The commitment can be measured by monitoring whether the procedure and any of the control mechanisms were applied after a “Sworn Declaration of Interests” was submitted.
This commitment adds to existing legislation, Executive Order Nº 202/2017, and introduces an obligation for the Anti-Corruption Office to carry out a specific procedure for managing situations that could constitute an apparent conflict of interest. In a first step, anyone who wants to contract with the state must submit a “Sworn Declaration of Interests” to make transparent any link with members of higher government authorities. If the declaration of interests suggests the existence of any links, Executive Order 202/2017 mandates that the contracting agency must use one of the following mechanisms to manage the conflict of interests: 1) signing an integrity pact – a formal transparency, ethics and integrity agreement 2) appointing social witnesses 3) enabling special oversight by a control agency, or 4) holding a public hearing.
According to the answers given by the Anti-Corruption Office to our request for access to public information for this report, 48 declarations of interests were submitted to the Anti-Corruption Office between November 2018 and April 2022 by people wanting to enter contracts with the state. The list of declarations of interest that reported any of the links specified in Decree 202/2017 is published on the Anti-Corruption Office website.
Regarding the mechanisms included in the executive order, the Anti-Corruption Office does not publish every step of the procedures on its website. When asked about the procedures in a public information request for this report, the Anti-Corruption Office gave no response. In an interview, it stated that “the most frequently used mechanisms were special oversight by control agencies and signing of integrity pacts”. There is no evidence as to how often the different kinds of mechanism were used.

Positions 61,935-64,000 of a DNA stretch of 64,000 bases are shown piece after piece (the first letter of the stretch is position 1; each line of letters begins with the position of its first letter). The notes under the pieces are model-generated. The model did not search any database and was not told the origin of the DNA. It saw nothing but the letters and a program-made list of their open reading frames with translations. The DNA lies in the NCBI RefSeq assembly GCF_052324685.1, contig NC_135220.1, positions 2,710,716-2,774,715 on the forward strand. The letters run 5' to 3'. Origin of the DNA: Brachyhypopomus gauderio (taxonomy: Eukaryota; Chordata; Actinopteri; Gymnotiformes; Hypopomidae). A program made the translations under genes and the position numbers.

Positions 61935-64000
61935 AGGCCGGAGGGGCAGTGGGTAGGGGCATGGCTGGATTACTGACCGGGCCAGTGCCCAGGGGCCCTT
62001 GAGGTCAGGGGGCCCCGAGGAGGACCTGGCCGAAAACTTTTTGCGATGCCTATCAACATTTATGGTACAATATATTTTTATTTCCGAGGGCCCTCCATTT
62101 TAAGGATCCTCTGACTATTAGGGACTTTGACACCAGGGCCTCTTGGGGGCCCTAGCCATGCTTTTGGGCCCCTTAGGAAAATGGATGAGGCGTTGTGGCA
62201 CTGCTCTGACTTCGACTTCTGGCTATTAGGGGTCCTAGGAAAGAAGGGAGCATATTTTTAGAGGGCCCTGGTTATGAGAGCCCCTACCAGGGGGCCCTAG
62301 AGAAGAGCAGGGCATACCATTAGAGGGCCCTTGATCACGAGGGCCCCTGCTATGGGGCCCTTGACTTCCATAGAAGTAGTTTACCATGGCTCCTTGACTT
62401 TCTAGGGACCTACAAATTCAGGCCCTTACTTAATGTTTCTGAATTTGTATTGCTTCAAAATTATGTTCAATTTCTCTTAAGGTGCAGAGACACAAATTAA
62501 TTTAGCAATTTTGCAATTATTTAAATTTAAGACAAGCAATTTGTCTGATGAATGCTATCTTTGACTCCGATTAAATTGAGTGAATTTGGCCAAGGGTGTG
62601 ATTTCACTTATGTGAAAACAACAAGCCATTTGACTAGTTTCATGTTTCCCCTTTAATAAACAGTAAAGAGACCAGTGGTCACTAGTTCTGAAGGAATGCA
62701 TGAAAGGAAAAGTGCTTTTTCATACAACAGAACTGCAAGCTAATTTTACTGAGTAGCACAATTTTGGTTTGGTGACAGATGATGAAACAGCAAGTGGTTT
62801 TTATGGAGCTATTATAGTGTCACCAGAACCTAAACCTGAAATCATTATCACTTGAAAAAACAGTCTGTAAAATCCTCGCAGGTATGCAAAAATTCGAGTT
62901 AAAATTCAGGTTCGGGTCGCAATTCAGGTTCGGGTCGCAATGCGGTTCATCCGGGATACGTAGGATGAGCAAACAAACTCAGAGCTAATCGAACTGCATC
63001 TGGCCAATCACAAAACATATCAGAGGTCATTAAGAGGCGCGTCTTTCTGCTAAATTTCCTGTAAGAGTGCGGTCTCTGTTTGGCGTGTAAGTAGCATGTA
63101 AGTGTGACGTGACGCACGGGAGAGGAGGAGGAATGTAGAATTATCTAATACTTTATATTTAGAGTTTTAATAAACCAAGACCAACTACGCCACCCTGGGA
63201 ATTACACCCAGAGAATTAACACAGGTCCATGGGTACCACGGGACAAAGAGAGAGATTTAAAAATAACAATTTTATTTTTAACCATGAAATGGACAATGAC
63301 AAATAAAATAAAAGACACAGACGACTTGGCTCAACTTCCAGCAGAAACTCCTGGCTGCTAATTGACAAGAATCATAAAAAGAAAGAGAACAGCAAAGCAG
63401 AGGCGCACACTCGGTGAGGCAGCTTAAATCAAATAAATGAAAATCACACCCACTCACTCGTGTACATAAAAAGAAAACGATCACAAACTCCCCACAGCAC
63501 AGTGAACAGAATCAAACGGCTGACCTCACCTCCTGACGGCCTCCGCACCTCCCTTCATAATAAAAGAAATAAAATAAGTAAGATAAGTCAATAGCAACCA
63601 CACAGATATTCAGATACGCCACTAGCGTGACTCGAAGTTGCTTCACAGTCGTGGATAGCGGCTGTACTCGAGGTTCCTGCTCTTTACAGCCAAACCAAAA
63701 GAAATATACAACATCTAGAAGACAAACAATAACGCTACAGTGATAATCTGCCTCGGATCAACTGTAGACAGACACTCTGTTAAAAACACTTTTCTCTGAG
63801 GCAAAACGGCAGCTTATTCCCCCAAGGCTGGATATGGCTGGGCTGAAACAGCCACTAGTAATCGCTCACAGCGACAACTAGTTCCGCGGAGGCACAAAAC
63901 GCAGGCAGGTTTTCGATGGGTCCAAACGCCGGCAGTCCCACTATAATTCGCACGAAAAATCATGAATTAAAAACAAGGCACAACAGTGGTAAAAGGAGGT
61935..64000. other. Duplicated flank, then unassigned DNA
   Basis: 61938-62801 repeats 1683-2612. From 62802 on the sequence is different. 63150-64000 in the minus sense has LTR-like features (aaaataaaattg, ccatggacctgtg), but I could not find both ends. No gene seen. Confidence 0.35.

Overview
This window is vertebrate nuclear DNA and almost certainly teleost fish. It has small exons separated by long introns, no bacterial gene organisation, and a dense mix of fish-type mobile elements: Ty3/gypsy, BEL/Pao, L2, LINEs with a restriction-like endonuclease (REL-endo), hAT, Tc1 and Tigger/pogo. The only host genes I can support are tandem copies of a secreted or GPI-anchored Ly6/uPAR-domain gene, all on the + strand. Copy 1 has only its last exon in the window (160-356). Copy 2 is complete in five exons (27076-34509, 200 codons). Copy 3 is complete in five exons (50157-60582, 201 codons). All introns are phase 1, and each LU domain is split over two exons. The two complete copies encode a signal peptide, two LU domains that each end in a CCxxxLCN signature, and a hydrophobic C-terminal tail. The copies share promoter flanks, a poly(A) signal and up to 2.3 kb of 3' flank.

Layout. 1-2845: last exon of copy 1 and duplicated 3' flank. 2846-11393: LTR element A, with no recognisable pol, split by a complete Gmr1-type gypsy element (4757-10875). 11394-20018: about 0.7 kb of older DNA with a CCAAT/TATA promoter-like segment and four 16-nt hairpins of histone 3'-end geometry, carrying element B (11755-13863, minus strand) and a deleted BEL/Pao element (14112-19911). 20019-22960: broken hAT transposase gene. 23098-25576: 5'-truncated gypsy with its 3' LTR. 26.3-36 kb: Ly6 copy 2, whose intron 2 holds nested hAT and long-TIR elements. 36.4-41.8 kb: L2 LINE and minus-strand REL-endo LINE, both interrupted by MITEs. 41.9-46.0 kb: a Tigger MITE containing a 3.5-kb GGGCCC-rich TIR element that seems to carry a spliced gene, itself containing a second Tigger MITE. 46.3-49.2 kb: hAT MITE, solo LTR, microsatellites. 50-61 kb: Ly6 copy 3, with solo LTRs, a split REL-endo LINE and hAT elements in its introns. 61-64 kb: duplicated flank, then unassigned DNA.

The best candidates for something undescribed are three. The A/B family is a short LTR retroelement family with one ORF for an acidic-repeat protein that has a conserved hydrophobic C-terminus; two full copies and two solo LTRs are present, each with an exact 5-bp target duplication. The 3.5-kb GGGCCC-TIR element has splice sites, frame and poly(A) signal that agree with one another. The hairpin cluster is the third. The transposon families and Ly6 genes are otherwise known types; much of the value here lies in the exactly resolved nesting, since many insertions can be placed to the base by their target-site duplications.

We therefore consider this commitment only partially fulfilled.
|Challenges to effective commitment implementation|
|The executive order does not distinguish between the different mechanisms and when to use them. This has resulted in only a few instances where mechanisms that include citizen participation have been used. In addition, the integrity pact mechanism often translates into the mere signing of a “declaration of integrity” that may not have the intended effect.
There is a lack of transparency over the rules and procedure manuals for the different mechanisms, as well as over which procedures are carried out after the declarations of interest were received. This creates a lack of traceability for civil society, journalists and citizens when monitoring the proposed mechanisms to hold the government accountable.
|Opportunities to accelerate commitment implementation|
|Argentina could benefit from the experience of the OECD as a global anti-corruption and integrity standard-setter, and from the OECD Guidelines for Managing Conflict of Interest in the Public Service. The government could seek support to improve Argentina’s approach for managing conflicts of interest by mapping areas and positions of risk within the public service.
 Boletín Oficial de la República Argentina, Executive Order Nº 202/2017, https://www.boletinoficial.gob.ar/detalleAviso/primera/160466/20170322?busqueda=1
 See Annex 9, https://iaccmonitor.org/wp-content/uploads/2020/08/IACC-Monitor-Report-Argentina-2018-2022.pdf.
 Argentinian Republic, List of Informed Cases, https://www.argentina.gob.ar/anticorrupcion/prevencion/decretos-intereses/casos-informados
 OECD, Recommendation of the Council on OECD Guidelines for Managing Conflict of Interest in the Public Service, https://legalinstruments.oecd.org/en/instruments/OECD-LEGAL-0316
(logged in as editor)